Minister calls on researchers to focus on conducting solution

05Feb 2019
The Guardian Reporter
The Guardian
Minister calls on researchers to focus on conducting solution

 ​​​​​​​LIVESTOCK and Fisheries Minister Luhaga Mpina has called on researchers to focus on conducting solution-based researches that will provide lasting solutions to the challenges facing livestock sector and communities in the country.

 ​​​​​​​LIVESTOCK and Fisheries Minister Luhaga Mpina.

According to him, most of researchers nowadays have been focusing on conducting commercial researches that at the end of the day do not provide answers to people’s problems.

Mpina made the appeal when he visited the breeding technology project by using multiple ovulation and embryo transfer (MOET) under the Tanzania Livestock Research Institute (TALIRI) at Mpwapwa Centre in Dodoma Region.

“Researchers training students in the livestock sector should also ensure that their findings reach communities at the ground level so as to bring positive results,” he said.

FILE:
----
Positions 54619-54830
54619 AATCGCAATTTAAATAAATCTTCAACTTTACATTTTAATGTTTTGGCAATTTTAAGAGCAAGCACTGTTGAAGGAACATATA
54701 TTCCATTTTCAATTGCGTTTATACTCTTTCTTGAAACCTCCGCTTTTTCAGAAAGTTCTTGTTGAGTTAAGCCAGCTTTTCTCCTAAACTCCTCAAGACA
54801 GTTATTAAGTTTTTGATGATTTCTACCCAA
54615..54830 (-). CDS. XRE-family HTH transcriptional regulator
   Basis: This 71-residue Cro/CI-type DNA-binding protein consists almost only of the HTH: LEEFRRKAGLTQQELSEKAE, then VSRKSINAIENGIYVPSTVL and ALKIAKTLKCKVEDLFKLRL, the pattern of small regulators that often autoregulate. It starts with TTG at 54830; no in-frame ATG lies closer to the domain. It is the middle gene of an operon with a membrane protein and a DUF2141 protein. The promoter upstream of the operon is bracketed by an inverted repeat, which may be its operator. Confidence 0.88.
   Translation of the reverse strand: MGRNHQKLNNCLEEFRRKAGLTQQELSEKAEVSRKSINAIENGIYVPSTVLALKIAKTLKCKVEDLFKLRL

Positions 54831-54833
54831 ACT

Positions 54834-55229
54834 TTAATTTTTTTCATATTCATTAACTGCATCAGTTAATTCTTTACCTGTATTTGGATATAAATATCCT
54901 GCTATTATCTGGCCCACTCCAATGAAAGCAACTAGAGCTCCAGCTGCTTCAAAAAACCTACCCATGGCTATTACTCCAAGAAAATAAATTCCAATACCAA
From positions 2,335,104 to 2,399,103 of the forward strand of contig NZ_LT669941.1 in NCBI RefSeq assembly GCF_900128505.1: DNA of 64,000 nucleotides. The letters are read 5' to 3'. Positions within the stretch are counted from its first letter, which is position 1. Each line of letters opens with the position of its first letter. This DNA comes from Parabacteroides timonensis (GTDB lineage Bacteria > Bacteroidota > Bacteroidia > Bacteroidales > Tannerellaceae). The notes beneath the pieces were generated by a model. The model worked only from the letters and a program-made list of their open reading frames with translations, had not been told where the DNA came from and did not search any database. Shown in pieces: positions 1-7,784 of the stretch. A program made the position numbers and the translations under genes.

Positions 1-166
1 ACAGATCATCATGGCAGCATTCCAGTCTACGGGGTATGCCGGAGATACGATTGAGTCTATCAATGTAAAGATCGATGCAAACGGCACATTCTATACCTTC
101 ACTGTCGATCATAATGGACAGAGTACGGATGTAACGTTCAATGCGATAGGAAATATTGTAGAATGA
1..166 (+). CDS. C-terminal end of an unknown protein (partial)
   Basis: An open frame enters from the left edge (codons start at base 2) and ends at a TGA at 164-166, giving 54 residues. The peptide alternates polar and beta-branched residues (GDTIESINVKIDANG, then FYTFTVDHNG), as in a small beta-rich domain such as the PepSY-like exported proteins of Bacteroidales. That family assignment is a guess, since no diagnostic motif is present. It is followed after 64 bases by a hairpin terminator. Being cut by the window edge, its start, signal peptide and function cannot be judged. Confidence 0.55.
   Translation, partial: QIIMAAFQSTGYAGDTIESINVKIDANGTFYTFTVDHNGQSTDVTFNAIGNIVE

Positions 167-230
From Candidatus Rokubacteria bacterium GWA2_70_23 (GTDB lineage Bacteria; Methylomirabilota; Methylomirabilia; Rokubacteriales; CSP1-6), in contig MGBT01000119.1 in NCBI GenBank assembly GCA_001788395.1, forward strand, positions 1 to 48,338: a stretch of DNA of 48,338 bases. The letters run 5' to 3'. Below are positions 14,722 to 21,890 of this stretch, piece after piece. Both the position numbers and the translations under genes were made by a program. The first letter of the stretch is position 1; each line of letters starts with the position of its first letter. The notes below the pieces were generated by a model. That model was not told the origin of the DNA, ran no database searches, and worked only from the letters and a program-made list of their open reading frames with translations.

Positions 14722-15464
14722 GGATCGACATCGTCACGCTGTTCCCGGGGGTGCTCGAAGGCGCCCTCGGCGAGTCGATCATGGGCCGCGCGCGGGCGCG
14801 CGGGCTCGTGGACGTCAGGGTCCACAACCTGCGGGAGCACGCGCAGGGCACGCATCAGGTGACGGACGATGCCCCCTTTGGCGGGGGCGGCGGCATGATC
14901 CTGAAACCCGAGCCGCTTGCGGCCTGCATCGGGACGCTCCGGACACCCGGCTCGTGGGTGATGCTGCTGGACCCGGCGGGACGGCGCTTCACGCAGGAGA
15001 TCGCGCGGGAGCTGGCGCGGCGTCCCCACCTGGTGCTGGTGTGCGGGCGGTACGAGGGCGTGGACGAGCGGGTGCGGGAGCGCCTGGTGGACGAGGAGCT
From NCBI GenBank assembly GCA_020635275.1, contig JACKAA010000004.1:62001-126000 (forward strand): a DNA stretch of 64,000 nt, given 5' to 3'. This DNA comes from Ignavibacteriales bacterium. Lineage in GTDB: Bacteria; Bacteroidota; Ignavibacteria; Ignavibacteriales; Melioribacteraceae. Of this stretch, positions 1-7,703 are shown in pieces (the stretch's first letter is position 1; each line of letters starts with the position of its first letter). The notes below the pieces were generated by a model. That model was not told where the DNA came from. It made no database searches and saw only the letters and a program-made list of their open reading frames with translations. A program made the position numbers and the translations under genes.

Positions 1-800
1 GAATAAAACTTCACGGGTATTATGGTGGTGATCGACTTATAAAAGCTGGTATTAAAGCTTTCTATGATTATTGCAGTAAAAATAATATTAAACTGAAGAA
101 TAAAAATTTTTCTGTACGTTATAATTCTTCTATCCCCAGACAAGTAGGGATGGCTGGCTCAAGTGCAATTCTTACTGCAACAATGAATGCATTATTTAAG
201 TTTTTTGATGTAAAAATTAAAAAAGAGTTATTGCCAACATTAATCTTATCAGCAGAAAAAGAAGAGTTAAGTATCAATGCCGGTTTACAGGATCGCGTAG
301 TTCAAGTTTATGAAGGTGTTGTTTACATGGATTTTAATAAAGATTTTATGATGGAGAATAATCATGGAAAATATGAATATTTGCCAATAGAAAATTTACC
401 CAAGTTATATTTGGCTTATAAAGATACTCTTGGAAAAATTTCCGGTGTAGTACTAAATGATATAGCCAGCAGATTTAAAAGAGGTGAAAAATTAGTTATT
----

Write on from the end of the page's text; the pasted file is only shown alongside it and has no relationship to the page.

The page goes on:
Speaking on MOET technology, the minister said Tanzania should be proud of it as it is going to transform the livestock sector by increasing production of cattle, meat, skin, milk and other livestock products.

He also directed the ministry’s Director of Research, Training and Extension Dr Angello Mwilalwa to come up with regulations and guidelines to oversee the production of the new cattle grass seed , sales, distribution and the whole business to fight agents who hike prices thus affecting livestock keepers.

He also instructed the research and training director to meet with the producers of eggs, chicks, cattle, goats, sheep, donkeys, pork as well as owners of meat, skin and dairy factories to discuss challenges facing the sector and come with recommendations to address the vice.

For his part, Dr Mwilalwa assured the minister that all the directives will be implemented on time to ensure that pastoralists and traders in the livestock sector benefits from their activities.

TARILI director general Dr Eligy Shirima said that the 400m/- MOET project aims to purchase more modern equipment thus enable production of more cattle offspring.

He said MOET offers an excellent method of maximising the genetic potential of animals. Typically, a cow will produce one calf each per year but by using MOET, it is possible to generate multiple offspring from the cattle. This is done by recovering embryos from the good cow and transferring them into recipient animals in the herd.

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